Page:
The summer 2005 revelations by former FBI assistant director W. Mark Felt that he was the source known as Deep Throat that helped bring down Richard Nixon has revived talk among certain US residents regarding the impeachment of George Bush and Dick Cheney. While I have great reservations about the likelihood of such an event happening, I naturally support almost any move that would slow down this nation’s march toward tyranny. My reservations regarding the likely success of any impeachment drive stem from the apparent stranglehold the current regime has on all branches of the government, not to mention sycophantic support from the media. Impeachment doesn’t rid us of the corrupt and authoritarian system we live under; it only rids us of one of the humans administering that system.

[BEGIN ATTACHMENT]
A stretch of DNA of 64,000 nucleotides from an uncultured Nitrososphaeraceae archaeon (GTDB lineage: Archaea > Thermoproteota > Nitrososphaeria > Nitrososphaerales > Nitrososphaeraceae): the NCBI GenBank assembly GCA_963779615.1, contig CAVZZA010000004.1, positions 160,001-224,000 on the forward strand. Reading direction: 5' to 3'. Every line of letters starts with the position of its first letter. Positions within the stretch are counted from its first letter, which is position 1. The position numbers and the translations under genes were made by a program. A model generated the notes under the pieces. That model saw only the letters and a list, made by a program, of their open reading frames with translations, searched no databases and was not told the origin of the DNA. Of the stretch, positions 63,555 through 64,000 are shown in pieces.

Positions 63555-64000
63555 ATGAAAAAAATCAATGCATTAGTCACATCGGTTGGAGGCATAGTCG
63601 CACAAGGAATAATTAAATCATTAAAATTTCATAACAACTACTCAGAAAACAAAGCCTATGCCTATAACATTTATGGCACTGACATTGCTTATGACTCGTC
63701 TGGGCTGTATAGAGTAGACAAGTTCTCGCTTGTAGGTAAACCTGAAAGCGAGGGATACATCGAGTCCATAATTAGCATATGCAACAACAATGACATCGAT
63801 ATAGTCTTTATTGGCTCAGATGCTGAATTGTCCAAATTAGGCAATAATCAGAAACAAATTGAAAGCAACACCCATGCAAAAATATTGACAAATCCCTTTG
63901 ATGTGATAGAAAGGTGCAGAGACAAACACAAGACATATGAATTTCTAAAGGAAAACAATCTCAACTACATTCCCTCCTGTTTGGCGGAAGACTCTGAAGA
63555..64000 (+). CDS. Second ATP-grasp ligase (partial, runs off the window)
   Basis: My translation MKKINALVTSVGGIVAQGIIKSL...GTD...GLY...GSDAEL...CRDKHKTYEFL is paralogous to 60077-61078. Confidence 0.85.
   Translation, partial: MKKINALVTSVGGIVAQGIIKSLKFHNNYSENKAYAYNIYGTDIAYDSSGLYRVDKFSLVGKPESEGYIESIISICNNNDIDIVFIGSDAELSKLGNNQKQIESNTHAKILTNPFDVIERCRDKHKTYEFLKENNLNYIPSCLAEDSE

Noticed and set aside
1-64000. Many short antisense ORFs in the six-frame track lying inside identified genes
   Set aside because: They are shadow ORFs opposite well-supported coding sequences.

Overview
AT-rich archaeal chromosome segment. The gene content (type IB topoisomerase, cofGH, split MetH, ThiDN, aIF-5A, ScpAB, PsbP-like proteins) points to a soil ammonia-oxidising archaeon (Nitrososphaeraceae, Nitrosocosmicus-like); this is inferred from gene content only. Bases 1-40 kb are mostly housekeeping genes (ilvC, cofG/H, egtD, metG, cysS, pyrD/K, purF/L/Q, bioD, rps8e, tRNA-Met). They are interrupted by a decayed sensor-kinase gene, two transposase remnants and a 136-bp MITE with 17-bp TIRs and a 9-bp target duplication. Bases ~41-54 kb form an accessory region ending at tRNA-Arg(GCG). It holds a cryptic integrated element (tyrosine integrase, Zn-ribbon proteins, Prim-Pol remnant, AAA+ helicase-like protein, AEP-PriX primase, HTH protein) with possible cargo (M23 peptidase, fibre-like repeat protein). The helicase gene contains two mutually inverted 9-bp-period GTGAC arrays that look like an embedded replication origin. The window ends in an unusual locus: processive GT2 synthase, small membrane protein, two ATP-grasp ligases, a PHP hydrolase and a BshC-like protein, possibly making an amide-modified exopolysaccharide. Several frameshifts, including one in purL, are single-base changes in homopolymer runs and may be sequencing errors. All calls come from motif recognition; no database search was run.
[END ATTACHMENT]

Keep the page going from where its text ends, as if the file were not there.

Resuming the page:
|American Civil Liberties Union, “The First Pamphlet Proposing the Creation of Committees of Correspondence to Redeem the Constitution of the United States by Causing the Impeachment of Richard M. Nixon” (24 October 1973)|
In 1973, while living in New York City , I attended the first “Impeach Nixon” rally in October. In late October, the ACLU released a pamphlet calling for the impeachment of Tricky Dick. I don’t recall if this occurred before or after the rally I attended calling for Nixon’s impeachment and conviction, but I do remember Phil Ochs singing his updated version of “Here’s to the State of Mississippi” that he had re-titled “Here’s to the State of Richard Nixon” that fall day. The important lyric is from the last verse: